You might also join a local or regional chapter of a major national nonprofit or a major “cause-related” association such as the Muscular Dystrophy Association and lobby to get profit and loss experience there. Economic development groups at the local, state, or regional level are valuable as well, he offers.

Nagel has found that boards are becoming less strict today about this experience, however. They’re “starting to recognize that it’s an arbitrary guideline that no longer makes sense,” especially since companies are looking for people who have insight into different areas, she says. For example, usually a person with legal or HR experience doesn’t have profit and loss experience, but if the board is looking for someone with legal or HR experience, is it going to skip someone who’s top-notch in her area because she doesn’t have profit and loss experience? She thinks not.

Legislating board diversity

Legislation passed in California in September 2018 requiring public companies to include women on their board is groundbreaking—and not without controversy. Legal challenges are expected, and opinions vary about the effectiveness and wisdom of trying to legislate board diversity.

Archambeau flat out says she doesn’t like those kinds of laws. What about ethnic and international diversity? she asks. “If I have six board members, do I need to make sure I have one seat for a Hispanic and one for an African American? If I have 10 seats, do I need one for a Native American?” She thinks it’s a slippery slope and prefers to lobby “for shining a spotlight where things aren’t operating the way they should.” Investors are now saying, “Here’s what we expect,” which causes people to act properly, she says.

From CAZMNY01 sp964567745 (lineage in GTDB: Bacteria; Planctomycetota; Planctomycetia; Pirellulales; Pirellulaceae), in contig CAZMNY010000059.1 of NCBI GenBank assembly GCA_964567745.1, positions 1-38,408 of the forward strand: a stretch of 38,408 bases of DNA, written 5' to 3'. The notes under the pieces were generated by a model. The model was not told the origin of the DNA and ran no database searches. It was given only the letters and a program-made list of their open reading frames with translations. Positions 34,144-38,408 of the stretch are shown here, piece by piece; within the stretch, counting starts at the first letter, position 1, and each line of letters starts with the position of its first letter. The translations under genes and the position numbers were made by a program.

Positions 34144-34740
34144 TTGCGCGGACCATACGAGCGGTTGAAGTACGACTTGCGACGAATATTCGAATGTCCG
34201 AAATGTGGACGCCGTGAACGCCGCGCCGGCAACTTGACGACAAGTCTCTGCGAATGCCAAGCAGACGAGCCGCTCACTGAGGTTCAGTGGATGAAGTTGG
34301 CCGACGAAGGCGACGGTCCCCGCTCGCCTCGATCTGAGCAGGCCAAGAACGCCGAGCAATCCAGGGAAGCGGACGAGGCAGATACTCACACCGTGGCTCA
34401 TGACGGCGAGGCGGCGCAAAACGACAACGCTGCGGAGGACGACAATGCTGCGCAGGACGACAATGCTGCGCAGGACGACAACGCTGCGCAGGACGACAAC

Ward predicts that the California law is going to have more repercussions than direct influence because, relative to the entire state, only a small number of California companies are out of compliance. However, he says, “it’s going to prod other states to act.” He also has concerns about the law. For example, if your corporation is in California but is chartered in Delaware, what will that mean in terms of compliance?

At the same time, he notes the difficulty women have when networking to obtain a board seat. He’s found they start two steps behind men. “Men tend to choose others who look like them, and too often the board can end up with another ‘pale male,’” he observes.

The path to a board seat involves effort, but achieving the goal can be well worth it. Some board positions pay very well, and can lead to seats on other boards, as happened with Archambeau. Board members have also been tapped for the CEO position at that company when it opens up, or the top position at other companies. DW

Carolyn M. Brown is an award-winning journalist, author, and playwright. She co-authored the career self-help book Climb: Taking Every Step with Conviction, Courage, and Calculated Risk to Achieve a Thriving Career and a Successful Life.